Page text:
© Credit: University of Bremen
© Credit: Work Group /University of Bremen
© Credit: Work Group / University of Bremen
“We see counseling as one of our most important tasks”, says Helena Hamacher, one of the eight current members of the group. The people in the Family Service Office on the campus boulevard are happy to give advice to anyone who has problems combining university studies with family life. There’s absolutely no red tape involved so it’s very often the first port of call. “As we’re also students with similar problems it’s not so difficult to find the courage to talk to us”, Helena explains. The work group offers students advice on topics like child care, student finances, absence from studies during periods of parental leave, difficulty in keeping up regular attendance in lecture courses, and similar. “We have no official standing”, she’s quick to point out, “but we can tell students seeking advice who the right people to approach are, and we can put their case to the university management and the faculties. Everything is kept strictly confidential, of course.” It’s fortunate that the student self-help group is structurally embedded in the University’s Office for Equal Opportunity led by Bettina Schweizer. “She’s responsible for the Family-friendly University audit, and that’s a real bonus for us.” Within the context of the audit, it’s possible to negotiate target agreements with a three-year term and there are checks to see that they are implemented; otherwise the University will lose the title. This makes a big difference.
But there still remain a lot of tricky issues. A case in point: It is mandatory for students in the Faculty of Linguistics and Literary Studies to spend a semester abroad during their studies. But how can a young mother without a partner do that? How can she organize child-care in another country, and who should pay for it? “Happily, we now have a new set of examination regulations that at least in theory provide for an alternative to spending time abroad”, says Helena Hamacher. What counts as an alternative, though? It remains to be seen whether the new regulations will actually improve the situation for students. “We fear this chapter has not yet been closed and problems are still likely to arise.” Helena Hachmacher goes on to illustrate another difficulty students with children recently had to face: The week-long strike of workers in day care centers, which presented parents with enormous challenges in 2015. “In the event of a strike like that or a frequently ill child, how can students possibly manage to keep up the 80 percent attendance required in some courses?” Such situations often lead to friction between students and their teachers. “What we would like to see in this respect is a general understanding and sympathy for students bringing up children, together with an open attitude and willingness to be supportive”, she says. In summer semester 2015, the work group in the Family Service Office dealt with 24 cases. Interestingly, only three on the part of men, i.e. fathers.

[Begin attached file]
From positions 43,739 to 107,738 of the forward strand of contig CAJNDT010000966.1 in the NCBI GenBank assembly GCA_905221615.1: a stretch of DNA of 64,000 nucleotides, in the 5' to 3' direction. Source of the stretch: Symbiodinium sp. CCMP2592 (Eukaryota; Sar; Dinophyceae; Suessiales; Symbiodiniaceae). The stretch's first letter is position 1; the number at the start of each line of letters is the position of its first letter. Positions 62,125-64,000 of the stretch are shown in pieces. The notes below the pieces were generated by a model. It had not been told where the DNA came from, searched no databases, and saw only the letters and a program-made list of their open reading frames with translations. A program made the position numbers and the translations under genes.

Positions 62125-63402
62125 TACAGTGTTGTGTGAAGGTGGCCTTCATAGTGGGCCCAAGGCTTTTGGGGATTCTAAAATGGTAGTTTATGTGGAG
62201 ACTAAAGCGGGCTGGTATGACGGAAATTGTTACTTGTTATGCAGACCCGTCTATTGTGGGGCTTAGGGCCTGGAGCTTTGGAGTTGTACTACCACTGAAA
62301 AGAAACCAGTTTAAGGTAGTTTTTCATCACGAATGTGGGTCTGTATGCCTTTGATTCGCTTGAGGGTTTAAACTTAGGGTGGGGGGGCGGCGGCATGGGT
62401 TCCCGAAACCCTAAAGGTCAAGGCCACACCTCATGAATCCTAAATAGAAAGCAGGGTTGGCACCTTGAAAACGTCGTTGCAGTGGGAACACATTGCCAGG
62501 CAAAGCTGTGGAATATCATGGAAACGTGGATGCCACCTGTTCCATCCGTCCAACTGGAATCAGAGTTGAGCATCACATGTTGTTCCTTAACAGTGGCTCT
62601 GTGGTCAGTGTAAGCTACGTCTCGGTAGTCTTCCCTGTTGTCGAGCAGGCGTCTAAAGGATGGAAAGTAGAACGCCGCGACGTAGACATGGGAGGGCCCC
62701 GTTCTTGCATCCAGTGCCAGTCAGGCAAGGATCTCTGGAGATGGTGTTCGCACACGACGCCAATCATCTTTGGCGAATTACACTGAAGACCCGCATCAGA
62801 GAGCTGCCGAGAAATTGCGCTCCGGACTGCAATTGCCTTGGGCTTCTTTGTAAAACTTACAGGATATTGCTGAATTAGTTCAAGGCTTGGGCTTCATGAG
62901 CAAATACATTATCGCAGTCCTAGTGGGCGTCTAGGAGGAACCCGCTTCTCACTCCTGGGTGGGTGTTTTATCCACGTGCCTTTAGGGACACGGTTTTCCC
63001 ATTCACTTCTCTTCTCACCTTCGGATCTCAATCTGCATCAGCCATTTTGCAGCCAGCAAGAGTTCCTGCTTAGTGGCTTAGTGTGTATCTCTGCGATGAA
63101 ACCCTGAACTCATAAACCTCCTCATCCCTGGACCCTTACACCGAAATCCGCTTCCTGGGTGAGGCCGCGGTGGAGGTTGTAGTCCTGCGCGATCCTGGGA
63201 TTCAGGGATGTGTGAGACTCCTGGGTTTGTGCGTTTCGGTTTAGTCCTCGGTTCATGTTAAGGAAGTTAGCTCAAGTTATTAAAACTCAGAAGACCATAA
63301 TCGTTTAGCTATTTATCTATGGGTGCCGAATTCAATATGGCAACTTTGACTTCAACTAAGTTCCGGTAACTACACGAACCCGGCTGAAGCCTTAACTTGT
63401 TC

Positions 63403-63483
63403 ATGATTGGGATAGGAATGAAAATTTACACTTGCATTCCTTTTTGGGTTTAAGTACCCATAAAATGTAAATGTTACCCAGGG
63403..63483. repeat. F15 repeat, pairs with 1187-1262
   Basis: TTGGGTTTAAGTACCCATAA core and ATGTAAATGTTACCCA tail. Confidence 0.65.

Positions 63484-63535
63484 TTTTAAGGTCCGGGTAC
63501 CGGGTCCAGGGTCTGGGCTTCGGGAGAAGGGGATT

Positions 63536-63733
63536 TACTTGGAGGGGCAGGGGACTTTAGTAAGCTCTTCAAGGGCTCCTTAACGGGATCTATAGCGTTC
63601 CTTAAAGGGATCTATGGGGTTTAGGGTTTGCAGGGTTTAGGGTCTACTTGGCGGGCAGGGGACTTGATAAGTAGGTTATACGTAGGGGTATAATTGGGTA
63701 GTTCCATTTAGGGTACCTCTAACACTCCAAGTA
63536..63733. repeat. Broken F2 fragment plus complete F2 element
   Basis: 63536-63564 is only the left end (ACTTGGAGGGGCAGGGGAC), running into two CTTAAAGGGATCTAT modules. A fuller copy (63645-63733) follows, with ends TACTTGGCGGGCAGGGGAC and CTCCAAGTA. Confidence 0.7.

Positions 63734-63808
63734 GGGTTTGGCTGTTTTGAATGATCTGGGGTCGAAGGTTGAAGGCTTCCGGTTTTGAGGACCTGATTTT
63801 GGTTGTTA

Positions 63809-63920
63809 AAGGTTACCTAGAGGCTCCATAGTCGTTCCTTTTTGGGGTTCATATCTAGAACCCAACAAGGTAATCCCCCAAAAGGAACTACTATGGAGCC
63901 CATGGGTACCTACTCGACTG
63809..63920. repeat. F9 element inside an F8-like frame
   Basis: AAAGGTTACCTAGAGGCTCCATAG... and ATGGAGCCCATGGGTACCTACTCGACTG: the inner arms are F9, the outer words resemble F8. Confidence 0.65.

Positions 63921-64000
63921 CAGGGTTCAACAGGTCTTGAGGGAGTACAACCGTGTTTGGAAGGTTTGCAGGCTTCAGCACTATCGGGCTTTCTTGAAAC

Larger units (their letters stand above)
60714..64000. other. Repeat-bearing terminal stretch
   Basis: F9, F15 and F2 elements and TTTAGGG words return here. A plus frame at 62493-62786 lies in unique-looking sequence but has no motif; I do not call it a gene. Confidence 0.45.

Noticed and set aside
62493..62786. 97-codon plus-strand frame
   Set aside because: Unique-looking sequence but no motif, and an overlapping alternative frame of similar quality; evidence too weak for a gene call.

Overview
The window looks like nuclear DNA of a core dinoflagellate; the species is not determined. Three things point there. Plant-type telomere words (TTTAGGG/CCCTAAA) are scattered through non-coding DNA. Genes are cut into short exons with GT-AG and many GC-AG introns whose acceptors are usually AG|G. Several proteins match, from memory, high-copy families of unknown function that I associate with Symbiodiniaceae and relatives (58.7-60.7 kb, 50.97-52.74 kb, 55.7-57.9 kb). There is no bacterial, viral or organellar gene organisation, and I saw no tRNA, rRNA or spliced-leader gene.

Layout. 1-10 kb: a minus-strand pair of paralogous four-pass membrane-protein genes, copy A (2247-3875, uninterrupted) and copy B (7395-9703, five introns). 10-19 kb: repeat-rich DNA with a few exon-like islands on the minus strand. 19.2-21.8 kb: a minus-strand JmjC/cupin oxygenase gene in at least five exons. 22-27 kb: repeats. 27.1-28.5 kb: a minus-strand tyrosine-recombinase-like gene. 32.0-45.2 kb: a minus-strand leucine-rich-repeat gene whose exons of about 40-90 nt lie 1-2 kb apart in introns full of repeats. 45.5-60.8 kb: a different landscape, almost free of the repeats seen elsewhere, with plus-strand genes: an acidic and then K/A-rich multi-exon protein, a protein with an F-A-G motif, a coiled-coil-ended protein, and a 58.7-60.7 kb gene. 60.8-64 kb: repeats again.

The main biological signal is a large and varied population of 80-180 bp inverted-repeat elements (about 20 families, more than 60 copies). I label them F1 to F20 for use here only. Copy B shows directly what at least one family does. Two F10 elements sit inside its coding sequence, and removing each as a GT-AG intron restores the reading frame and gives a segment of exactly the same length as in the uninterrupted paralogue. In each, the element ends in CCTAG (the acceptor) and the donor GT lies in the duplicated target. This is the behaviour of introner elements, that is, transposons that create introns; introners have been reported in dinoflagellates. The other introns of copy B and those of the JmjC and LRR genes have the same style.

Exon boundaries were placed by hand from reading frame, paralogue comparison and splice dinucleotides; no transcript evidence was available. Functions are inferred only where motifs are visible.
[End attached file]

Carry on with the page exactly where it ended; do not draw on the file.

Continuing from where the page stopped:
“It’s a never-ending struggle”, says Helena Hamacher, not the least bit disheartened. She’s an undergraduate student of Public Health and Sports Science, and herself has a three-year-old son. “Quite often the problems involve a great deal of emotional and administrative effort.” The members of the work group see themselves as advocates for their clients. “It’s up to us to negotiate with the bodies concerned”, she says. Students are of course at the lowest level of the university hierarchy. Nevertheless, as representatives of fellow students they manage to make their mark. “In the University’s large Family-friendly Work Group we sit together with the Vice Rector, the Director of Finances and Administration, women’s representatives, people from the Center for Teacher Training and the Student Services Office, and we are able to make our voice heard.”
Children events and toys
Broadly speaking, in the two and a half years since the work group was formed there has been a further improvement in the family-friendly atmosphere on campus. “In some of the faculties, the deans have issued very favorable recommendations”, says Helena Hamacher. And the fact that the faculties ask the group to present their work during the orientation week for freshers can be seen as a further success. The children get-togethers in June are well attended. And now there are toys and games available in all the counseling offices – including the Office for Student Affairs, Praxisbüros, and the Student Advisory Service.
“An important part of my life”
Why do Helena Hamacher and her fellow student helpers invest their time and effort in such voluntary work alongside their studies? In her own words: “I’m able to learn things not covered in the curriculum. The work has become an important part of my life. And as a student I would otherwise probably never have any opportunity to sit down at the same table as the Vice Rector.” The others share her view.